Tuesday, December 02, 2008

REVIEW: When Diplomacy Fails

Title: When Diplomacy Fails
Editors: Eric Flint and Mike Resnick
Genre: Science fiction, anthology
Price: $30
Publisher / Point of Sale: ISFIC Press
ISBN: 978-0-9759156-6-0
Reviewed by: Chris Gerrib

ISFIC Press is the official publishing arm of “Illinois Science Fiction in Chicago, Inc.” a fan-owned company whose primary function is putting on Windycon, a Chicago-area science fiction convention. Since I’m a Chicago-based science fiction fan, I attend Windycon, and take the opportunity to buy their annual release every year. This year’s release, and my personal vote for “Coolest Cover Evah,” is the anthology When Diplomacy Fails. As a reader of military science fiction, I was familiar with some of the stories in this collection, but for those looking for a board introduction to the sub-genre, the nine gems in this story are exquisite.

So, here’s my brief overview of the stories:

A Ship Named Francis – (John Ringo and Victor Mitchell). Ringo is not known for his short stories, but here he’s turned in something of a rarity – a humorous science fiction story. Set in the “Honor Harrington Universe” (think “Horatio Hornblower with warp drives) the titular ship is home to a collection of misfits and problem soldiers. It’s an entertaining jaunt in what is usually a darker genre.

The Day of Glory – (David Drake). Drake is famous for working through the demons of his Vietnam service by telling the tales of his future mercenaries, Hammer’s Slammers, and this short story is an above-average example of those works. In The Day of Glory, Drake exposes the reality of modern combat, and pulls away any sheen of heroism or valor.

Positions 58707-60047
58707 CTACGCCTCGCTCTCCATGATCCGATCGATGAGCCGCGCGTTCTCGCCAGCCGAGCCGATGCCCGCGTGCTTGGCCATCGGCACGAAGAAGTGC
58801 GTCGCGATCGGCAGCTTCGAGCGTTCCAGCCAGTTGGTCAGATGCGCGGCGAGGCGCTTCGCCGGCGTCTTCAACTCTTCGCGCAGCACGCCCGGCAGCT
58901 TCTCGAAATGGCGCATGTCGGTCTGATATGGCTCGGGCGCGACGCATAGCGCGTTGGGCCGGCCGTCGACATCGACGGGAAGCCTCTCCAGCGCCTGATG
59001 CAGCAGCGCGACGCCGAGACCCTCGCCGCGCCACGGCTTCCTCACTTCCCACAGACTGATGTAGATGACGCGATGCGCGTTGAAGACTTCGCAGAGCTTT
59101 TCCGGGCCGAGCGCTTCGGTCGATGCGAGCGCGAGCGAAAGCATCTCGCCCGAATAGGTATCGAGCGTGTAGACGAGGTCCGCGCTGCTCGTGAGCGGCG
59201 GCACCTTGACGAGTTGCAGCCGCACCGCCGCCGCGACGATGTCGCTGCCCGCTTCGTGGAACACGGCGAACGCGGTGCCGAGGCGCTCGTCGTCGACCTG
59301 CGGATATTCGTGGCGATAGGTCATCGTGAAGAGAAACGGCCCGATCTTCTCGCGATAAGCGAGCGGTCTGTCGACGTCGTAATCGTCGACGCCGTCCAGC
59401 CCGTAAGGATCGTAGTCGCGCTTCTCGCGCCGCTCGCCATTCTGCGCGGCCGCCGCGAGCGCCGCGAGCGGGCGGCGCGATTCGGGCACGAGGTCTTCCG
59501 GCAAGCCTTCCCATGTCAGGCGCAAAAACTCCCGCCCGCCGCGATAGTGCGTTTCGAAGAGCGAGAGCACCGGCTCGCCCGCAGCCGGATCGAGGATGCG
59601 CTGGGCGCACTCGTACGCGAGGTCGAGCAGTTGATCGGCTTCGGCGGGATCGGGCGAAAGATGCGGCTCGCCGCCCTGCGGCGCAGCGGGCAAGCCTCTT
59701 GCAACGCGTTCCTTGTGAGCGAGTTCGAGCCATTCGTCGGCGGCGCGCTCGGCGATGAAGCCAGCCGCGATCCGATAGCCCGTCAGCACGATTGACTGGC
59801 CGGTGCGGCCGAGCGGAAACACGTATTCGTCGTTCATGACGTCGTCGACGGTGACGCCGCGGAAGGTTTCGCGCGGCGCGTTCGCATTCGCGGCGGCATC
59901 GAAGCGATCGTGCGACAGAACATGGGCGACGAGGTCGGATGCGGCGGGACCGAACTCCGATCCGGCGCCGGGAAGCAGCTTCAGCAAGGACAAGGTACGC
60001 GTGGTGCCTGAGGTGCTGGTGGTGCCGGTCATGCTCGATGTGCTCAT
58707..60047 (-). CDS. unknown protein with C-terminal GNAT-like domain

Not That Kind of War – (Tanya Huff). Ms. Huff was a Master Corporal in the Canadian Forces Navy (explaining that rank is another article) and she felt that the enlisted side of military life got short shrift. So, she invented Sergeant Torin Kerr, a female Space Marine who gets paid to keep her officers out of trouble. Having been an officer once, I can assure you we need that. At any rate, the short story here is a great example of her four-novel and counting military SF series.

In The Navy – (David Weber) You’d think that a guy who invented and wrote some twenty-odd books in the Honor Harrington universe would write a short story in that universe. You’d be wrong. In The Navy is set in Eric Flint’s fascinating “1632” series. Basically, in this world a West Virginia coalmining village gets magically sent back to 1632 Europe. Since the Thirty Year’s War is raging at the time, to say our villagers find themselves hip-deep in trouble is an understatement.

The Burning Spear at Twilight – (Mike Resnick). Mike is a great expert and fan of things African, and here he tells his version of how Jomo Kenyatta won Kenyan independence. It’s interesting and not at all favorable to Western media.

Straw – (Gene Wolfe). I’m not a big fan of fantasy, but this short tale of swordsmen traveling by hot-air balloon was quite entertaining.

Encounter – (Steven Leigh) Encounter is a example of another sub-branch of military SF, namely the putting together of things after war has blown them apart. The encounter of the title is between two old enemies of a past war.

Black Tulip – (Harry Turtledove) Turtledove’s novel Every Inch A King is sitting on my to-be-read pile (payoff for schlepping food to the ISFIC launch party at the con). In the meantime, I made do with this entertaining story set during the Soviet occupation of Afghanistan.

Fanatic - (Eric Flint) This story, at almost 100 pages long, is practically a short novel. It’s also set in the Honor Harrington universe, and does something I’ve not seen, namely make the revolutionaries of the People’s Republic of Haven sympathetic. Considering Flint's personal political views, that maybe should not be a surprise. Fanatic is actually a stealth mystery, so I can’t say much about it, other than to suggest that the reader pay close attention to everything.

Overall, this is an outstanding anthology of military SF. If you have any interest in the subject at all, order When Diplomacy Fails today.

RATING 10/10

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